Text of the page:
As absurd as people can be with drones–cue OrvilleCopter’s Dead Cat Drone–the technology has proven itself useful for more than just entertainment purposes. Mountain Rescue Aspen (MRA) recently added a Matrice 210 drone, outfitted with an infrared camera as well as a 30x zoom camera, to its team roster for search and rescue.
In less than a month, the MRA rookie has proved itself invaluable, playing an integral role in saving a lost hiker near Chapman Campground, situated above the Ruedi Reservoir adjacent from the Fryingpan River in White River National Forest, on June 27.
According to an article by The Aspen Times, when rescuers received the call at 6:20 p.m. that Wednesday, the team headed to Fryingpan Valley, about 30 miles east of Basalt, and launched the search at 7:50 p.m. It was dark, the area was thickly wooded and marshy. Odds were not in favor for MRA. That is, had they not had the drone.
The Matrice 210 was launched at 8:30 p.m. by chief pilot, Bill Murphy. Murphy methodically searched the area for some time when he spotted someone in the woods via the infrared detection mechanism. The closest ground crew was only half a mile away. Able to scope out the terrain and direct the ground crew, MRA rescued the hiker and navigated the rescue group safely back to the road.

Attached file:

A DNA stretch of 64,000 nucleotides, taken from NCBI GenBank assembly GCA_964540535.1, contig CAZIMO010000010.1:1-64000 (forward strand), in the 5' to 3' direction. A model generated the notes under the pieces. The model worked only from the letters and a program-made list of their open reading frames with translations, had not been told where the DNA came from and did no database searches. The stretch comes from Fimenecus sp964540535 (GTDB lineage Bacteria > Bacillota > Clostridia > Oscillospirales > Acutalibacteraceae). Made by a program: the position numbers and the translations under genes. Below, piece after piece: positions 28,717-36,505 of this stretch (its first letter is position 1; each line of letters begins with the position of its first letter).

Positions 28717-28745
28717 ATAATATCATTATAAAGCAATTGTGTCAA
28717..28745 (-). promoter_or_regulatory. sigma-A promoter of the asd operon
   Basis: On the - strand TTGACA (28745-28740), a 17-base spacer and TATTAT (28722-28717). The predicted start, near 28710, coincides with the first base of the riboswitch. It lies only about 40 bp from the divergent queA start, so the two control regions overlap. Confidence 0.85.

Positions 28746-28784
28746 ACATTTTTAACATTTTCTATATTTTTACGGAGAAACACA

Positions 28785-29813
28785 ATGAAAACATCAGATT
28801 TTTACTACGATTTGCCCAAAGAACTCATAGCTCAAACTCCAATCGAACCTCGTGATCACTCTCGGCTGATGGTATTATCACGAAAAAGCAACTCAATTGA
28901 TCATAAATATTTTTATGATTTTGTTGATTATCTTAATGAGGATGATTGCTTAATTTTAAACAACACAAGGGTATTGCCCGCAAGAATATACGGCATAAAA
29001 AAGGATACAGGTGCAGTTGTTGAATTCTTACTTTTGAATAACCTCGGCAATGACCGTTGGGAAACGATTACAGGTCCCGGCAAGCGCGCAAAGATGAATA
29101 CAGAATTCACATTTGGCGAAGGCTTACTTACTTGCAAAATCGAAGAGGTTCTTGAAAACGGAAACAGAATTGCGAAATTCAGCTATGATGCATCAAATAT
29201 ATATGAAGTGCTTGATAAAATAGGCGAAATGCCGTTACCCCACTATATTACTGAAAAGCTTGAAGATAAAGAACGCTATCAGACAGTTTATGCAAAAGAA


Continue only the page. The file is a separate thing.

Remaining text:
The list of reasons the drone will remain on the MRA team is abundant. It can be deployed to pinpoint the location of a cliffed-out or lost hiker, skier or snowboarder, it can determine whether ground or air rescue crews are needed, give GPS coordinates, pick out a landing zone for a helicopter–or fly it at nighttime when helicopters are restricted from flying–deliver supplies as well as keep rescuers safe over the course of a mission.
It didn’t take long for the $30,000 drone, paid for entirely with contributions from the community, to prove its worth for MRA and with as many capabilities as it has, it certainly won’t be taken off the team’s roster any time soon.